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noob dvd authoring

Discussion in 'Video to DVD' started by missing30, Feb 8, 2007.

  1. missing30

    missing30 Member

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    Hi all,
    Apologies if this is the wrong forum.
    I've created a movie in Magix Movie Edit pro, and am going to burn it to dvd along with another yet to be created movie (that one will be created in Vegas I believe) along with a menu to select between the two movies. I'm wondering about DVD authoring software. Since i'm creating the movies in two different apps, am i correct in assuming that i need to export each one to AVI format and then import them into DVD authoring software to create the menus? And if this is correct what type of export settings should i use? Codec, FPS and resolution. I expect the dvd will be played on standard resolution televisions with 4:3 aspect ratio.
    Also any recommendations on DVD authoring software would be appreciated.
     
  2. wilkes

    wilkes Regular member

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    Welcome to the wonderful world of DVD Authoring - it's a lot of fun.
    Let's try & deal with the software first.
    What to get depends on several things, such as your budget & your actual needs as well as your level of ability.
    You also don't mention what platform you're on, so I will assume we are talking an XP box here.
    IMHO, you have 3 options open to you.
    1 - DVD-Lab Pro
    2 - Adobe EncoreDVD 2
    3 - Sony DVD Architect.
    These all have their various pros & cons, and I believe that the first one on the list is probably the second-best authoring application you can get (The absolute top-of-the-range being Sonic's Scenarist at a whopping $30,000 sheets for a fully licensed brand-new copy. Okay, that also includes the machine, and Sonic will do deals so in all honesty, nobody pays the full retail price)
    DVD-Lab Pro (See http://www.mediachance.com/dvdlab/dvdlabpro.html) has a fully functional 30 day trial version and is incredibly cheap for what you get ($250) but is missing some things that could be considered as critical, but it does give you full access to the entire DVD-Video specification in a manner that allows you to grow in skills as you get more experienced. There is also a superb support forum, with some extremely knowledgeable people who will help when you get into trouble.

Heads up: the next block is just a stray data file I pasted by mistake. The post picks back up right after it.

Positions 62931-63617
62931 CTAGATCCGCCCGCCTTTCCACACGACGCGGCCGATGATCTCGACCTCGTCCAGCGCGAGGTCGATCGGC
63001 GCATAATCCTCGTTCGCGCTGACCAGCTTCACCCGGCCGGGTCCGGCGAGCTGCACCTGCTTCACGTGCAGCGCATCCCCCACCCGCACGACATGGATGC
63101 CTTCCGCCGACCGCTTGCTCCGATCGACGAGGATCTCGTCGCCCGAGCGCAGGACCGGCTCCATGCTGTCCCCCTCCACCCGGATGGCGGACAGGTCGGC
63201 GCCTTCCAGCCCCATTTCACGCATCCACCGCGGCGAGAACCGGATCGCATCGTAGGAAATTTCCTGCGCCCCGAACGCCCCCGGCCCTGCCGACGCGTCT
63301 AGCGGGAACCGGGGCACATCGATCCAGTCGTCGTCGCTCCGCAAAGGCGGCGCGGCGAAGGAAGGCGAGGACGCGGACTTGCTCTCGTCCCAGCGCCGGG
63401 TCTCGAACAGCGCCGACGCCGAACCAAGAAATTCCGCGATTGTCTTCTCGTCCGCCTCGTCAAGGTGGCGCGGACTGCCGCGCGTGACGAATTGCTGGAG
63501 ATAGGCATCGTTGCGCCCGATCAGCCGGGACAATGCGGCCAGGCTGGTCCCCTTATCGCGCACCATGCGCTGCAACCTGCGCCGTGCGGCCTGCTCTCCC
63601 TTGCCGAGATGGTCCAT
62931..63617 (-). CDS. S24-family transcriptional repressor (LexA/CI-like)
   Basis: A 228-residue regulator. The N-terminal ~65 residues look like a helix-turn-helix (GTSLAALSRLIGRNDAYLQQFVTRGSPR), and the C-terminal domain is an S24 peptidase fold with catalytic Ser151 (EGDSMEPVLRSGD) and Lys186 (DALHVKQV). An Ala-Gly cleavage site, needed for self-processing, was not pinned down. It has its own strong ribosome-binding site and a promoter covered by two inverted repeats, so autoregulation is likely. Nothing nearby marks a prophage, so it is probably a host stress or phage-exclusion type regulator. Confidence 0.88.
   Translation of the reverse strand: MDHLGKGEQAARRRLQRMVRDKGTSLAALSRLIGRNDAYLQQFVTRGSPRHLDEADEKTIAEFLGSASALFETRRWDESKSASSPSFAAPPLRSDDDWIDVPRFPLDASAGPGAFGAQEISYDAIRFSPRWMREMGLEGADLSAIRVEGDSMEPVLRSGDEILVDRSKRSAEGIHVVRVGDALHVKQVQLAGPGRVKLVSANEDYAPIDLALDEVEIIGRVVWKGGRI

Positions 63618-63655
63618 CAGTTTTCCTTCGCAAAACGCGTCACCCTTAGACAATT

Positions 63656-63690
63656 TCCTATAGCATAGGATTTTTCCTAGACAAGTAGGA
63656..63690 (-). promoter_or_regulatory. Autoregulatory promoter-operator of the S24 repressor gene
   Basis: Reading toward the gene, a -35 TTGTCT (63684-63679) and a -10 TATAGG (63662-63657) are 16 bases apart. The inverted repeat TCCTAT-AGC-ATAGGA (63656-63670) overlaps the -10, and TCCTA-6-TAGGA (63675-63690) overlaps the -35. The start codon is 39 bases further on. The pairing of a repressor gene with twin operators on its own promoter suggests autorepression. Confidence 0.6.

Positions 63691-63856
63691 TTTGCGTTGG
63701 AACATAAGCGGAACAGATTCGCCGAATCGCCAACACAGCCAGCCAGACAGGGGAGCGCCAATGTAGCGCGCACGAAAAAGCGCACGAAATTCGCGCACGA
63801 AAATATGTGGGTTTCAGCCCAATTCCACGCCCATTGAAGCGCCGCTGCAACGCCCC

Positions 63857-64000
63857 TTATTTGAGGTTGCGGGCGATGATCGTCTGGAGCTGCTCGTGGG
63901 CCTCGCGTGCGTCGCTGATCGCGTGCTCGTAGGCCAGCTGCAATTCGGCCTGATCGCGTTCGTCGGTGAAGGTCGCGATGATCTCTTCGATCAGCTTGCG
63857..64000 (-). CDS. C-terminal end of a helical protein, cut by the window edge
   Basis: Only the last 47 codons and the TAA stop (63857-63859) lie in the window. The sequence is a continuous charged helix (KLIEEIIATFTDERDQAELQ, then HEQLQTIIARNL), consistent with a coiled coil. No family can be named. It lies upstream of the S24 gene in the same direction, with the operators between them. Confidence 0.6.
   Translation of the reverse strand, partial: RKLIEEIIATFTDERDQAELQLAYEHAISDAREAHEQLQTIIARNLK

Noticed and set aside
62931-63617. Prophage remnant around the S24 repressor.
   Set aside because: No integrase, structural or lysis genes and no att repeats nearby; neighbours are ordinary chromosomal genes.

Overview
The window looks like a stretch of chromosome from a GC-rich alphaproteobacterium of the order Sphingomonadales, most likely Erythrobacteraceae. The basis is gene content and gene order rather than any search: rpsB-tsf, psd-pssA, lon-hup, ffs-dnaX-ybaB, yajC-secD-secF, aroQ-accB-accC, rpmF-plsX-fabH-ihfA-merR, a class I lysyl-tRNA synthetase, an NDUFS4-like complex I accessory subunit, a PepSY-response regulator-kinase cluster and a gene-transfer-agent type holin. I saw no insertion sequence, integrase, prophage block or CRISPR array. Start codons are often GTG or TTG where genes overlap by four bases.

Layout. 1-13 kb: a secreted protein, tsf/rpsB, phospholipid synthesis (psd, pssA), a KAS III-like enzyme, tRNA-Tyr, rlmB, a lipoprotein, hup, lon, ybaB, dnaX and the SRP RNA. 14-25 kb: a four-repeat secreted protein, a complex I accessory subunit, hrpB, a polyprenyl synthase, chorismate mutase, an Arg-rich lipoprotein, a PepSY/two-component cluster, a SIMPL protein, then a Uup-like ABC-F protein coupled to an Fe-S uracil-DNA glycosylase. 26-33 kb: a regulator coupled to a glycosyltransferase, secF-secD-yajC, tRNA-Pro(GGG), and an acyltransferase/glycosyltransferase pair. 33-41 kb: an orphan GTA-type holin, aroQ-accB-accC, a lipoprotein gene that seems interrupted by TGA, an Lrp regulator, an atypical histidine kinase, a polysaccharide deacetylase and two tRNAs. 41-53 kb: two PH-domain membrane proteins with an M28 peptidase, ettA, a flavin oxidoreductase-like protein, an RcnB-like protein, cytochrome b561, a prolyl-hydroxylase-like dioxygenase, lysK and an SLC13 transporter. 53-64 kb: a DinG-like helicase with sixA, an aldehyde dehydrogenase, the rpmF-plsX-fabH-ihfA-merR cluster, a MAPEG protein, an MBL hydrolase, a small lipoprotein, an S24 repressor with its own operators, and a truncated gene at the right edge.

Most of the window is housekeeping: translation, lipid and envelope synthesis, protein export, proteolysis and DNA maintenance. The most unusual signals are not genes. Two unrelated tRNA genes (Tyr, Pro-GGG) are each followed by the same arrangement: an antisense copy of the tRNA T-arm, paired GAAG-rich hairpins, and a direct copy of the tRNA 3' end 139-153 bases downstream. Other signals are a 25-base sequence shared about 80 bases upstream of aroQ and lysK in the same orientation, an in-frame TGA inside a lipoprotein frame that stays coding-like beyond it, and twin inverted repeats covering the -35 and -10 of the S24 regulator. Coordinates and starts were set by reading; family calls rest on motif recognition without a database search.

The big downside of DLP is that it will expect you to feed it with DVD Compliant assets. There is no built-in transcoding to speak of. (In fact there are primitive MPEG-2 encoders, but that is about it). Using this, you will need a standalone MPEG-2 encoder. More on this later.

    Adobe's EncoreDVD has some great advantages - it's integration with Photoshop (for menu design), Premiere Pro (for video editing), Audition (for Audio) and After Effects (for special compositing tricks) plus it also has a fully functional preview engine for full simulation of your projects. There is also a comprehensive library of pre-made menus, buttons, background clips etc to make life easier. If this is the preferred way to go, then I recommend the Production Bundle, or Video bundle as it is now called. Downsides? It is buggy, and it can also get very precious about it's environment. However I can recommend it as it has some great tools for new users, such as automatic transcoding of Video & audio files to the DVD standard. All you need to do is feed it with your AVI/MOV files, and get into the creative process.

    Sony's DVD-Architect is not an application I am familiar with, but there are a lot of people who say it is awesome. Personally, I have issues with Sony - but they are very good at Video without any question of doubt.

    Asset Preparation.
    If you have access to Vegas, then you already have access to the necessary encoders for producing DVD compliant files. Vegas uses the same MPEG-2 encoders that Adobe do - the MainConcept engine - and this is a very good encoder indeed. It also has a full Dolby Digital encoder - and best of all the Dolby Digital encoder that is included is also fully Logo compliant (which means it is licensed & approved by Dolby Labs, and you can be certain it will always produce a properly compliant AC3 file, unlike all the free hacks & reverse engineered botch jobs like BeSweet & FFMPEG. These latter two are to be avoided as they cannot produce a guaranteed compliant stream on demand.

    Resolutions & menus.
    If you are in NTSC land, you will need to produce all video files at a resolution of 720 x 480, with the PAR dependant on screen size. For a 4:3 set, the PAR is 0.9, and for Widescreen it is 1.2 - Photoshop CS/CS2 has templates for the menus built in, using the correct aspect ratio.
    Video frame rate in NTSC is usually 29.97 Drop Frame, and 25 in PAL.
    The resolution for PAL is 720 x 576 though.
    Exports from Vegas should be as MPEG-2 if using DVD-Lab Pro, or AVI if using Encore (allowing Encore to automatically set the best transcoding rate to fit the content onto your final disc)